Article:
SOLD 3/11/12 #1 'May Avenue Cedar' oil 6x8 ©2012 Marc R. HansonSunday was a little windier so I drove to a road, May Avenue, because I knew that I could find some shelter from it in some nice areas. One of the attractions that I like on this road are the small bodies of water that pepper it along the way. I stopped at one, but found my interest in this cedar tree that was on a hillside away from one of the ponds. I liked it for the warmth of the palette, balanced by the snow shadows.
3/11/12 #2 'Baby Browns' oil 6x8 ©2012 Marc R. HansonIn the afternoon the winds were really up and the light was flattening out. But in a nice little area along the St Croix, on a Wisconsin Rustic Road, I found this, part of the DNR Hatchery property. This is the area where they let the fingerlings learn the ropes, fingerling rearing area they call it. I can attest to it working. In the current were many nice little 8"-12" brown trout. At one point a guy showed up with spinning rod in hand to see if he could surprise a nice one. He told me that last year he caught and released a nice 17" brown. Guess what I'm doing this spring with my fly rod? I didn't know you could fish here, and I've been hanging around the area for nearly 6 years now!
3/16/12 and 3/17/12
I spent a few days in the studio last week, hence the break in postings. On Friday I couldn't resist it any longer, temps hitting the high 70's, even an 80 degree day! Friday was beautiful, calm and with skies that had some activity to them, making it more interesting to me than a flat blue sky day. On Saturday I was up early and down to the river to start the day, then the day slowly became more windy and cloudy so I made it a short day.
I loved this first part of Friday morning, humid, atmospheric and full of color. This piece is what I could see, just the shapes of the trees spotted around the field. I worked hard at not allowing myself to paint more than my impression of the subject, what I could see while squinting down on it.
Man was the sky and landscape rich and full of color by about 11:00 am! All of the heat and moisture in the ground resulted in some moisture rich air. When ever the air is that saturated, the color is amplified when looking at it with the sun at your back. Looking the opposite direction, into the light, the moisture has almost the opposite effect and lightens all of the shapes, creating nearly washed out color. This is why I love painting from life... you can't dream this up, even if you know and understand the principles, every single situation is different every single time.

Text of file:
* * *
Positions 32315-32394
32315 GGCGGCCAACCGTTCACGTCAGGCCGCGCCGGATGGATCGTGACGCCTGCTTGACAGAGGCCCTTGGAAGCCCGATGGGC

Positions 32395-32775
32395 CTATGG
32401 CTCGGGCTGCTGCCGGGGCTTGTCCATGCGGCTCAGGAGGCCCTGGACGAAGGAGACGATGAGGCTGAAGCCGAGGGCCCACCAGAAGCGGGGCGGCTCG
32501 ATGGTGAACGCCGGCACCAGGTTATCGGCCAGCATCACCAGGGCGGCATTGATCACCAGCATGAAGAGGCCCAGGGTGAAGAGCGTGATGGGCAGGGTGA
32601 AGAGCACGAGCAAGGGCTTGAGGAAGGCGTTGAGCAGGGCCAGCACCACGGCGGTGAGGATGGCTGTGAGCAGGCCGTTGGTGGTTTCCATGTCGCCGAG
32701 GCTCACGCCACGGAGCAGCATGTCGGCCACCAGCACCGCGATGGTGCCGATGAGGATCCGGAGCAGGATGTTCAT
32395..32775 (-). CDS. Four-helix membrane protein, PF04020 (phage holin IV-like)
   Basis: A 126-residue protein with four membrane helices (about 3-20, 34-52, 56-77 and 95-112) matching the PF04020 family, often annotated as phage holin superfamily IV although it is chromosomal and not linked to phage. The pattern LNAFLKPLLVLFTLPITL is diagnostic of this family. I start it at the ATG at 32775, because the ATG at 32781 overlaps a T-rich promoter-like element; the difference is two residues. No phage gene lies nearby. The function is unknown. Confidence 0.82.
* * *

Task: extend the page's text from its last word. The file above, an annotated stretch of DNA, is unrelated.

Later in the afternoon the high overcast caused the already merging color, closely analogous, to become even harder to separate and distinguish. The title refers to that, the color being so flat and tough to find difference in. That's not a big deal, you paint what you see, but it is an exercise in being subtle.
Staying in the same spot as Dang Flat, I painted the sky to my right. A nice big could formation creating some drama was plenty to paint. All of this is a study of what is going on out there. While I'm not trying to 'copy' all of the specifics of what I am standing in front of, I am almost always trying to capture the color relationships as accurately as I see them. I do that because this is what is building my own visual library for future use. I don't want to make things like that up, I can change the land shapes, remove or add objects or their placement in the landscape. For my purposes, trying to replicate the color relationships is paramount, is my reason for wanting to be outside painting from life.
By now you are probably noticing that this was a good painting day for me. I was hoping to be able to box up 6 for the day, but with some driving time using up the #6 painting time. But 5 is a good day. This last one is a spot just about 1/2 a mile from my house, at the edge of town. Every time I drive past this on my way out of town, I look up this road and think "I should paint this sometime.". Well I finally did, it only took about 6 years. I had to work fast, this was about an hours' worth of painting time, light shifting fast, shadows expanding, leaving, coming back a different shape and color... Whew! But I managed and then went and had an ice cold beer and some dinner across the river. A satisfying day for sure.
Up and out early enough on Saturday morning to paint the sun coming up over the Wisconsin side of the river. It's mostly a color exercise, there's not much land mass to include. But what a beautiful morning it was!
It was looking to be a promising day so I took the drive north to Crex Meadow in Grantsburg, WI. Just as I arrived, the clouds moved in and the light left... such is landscape painting. I had already set up and was excited by what was in front of me before it all changed. With what I remembered and the occasional splash of sunlight, I managed to get this one painted. I've painted this spot in the spring, summer and early fall, all while the greens predominate, so it was fun to paint it at the end of winter when the tones of dormancy were still dominant. Lot's of birds all weekend, cranes, swans, geese and ducks. Also a lot of shorebirds arriving now.
By now the wind of the day was getting to be tiring. Being pelted by dirt, sand, and the dried grass chaff that was all airborne and getting in my eyes was making me think about calling it a painting day. From Crex Meadow I drove back south down to William O'Brien State Park in Marine on St Croix, MN. That's too much driving, but when looking to find a spot to make the best of the time you have outside, sometimes too much driving is the result. We've all been there. It became dark and neutral by the time I set up to paint. So I played with that contrast between the spotty bright light of the spaces inbetween the clouds and the tree masses along the river.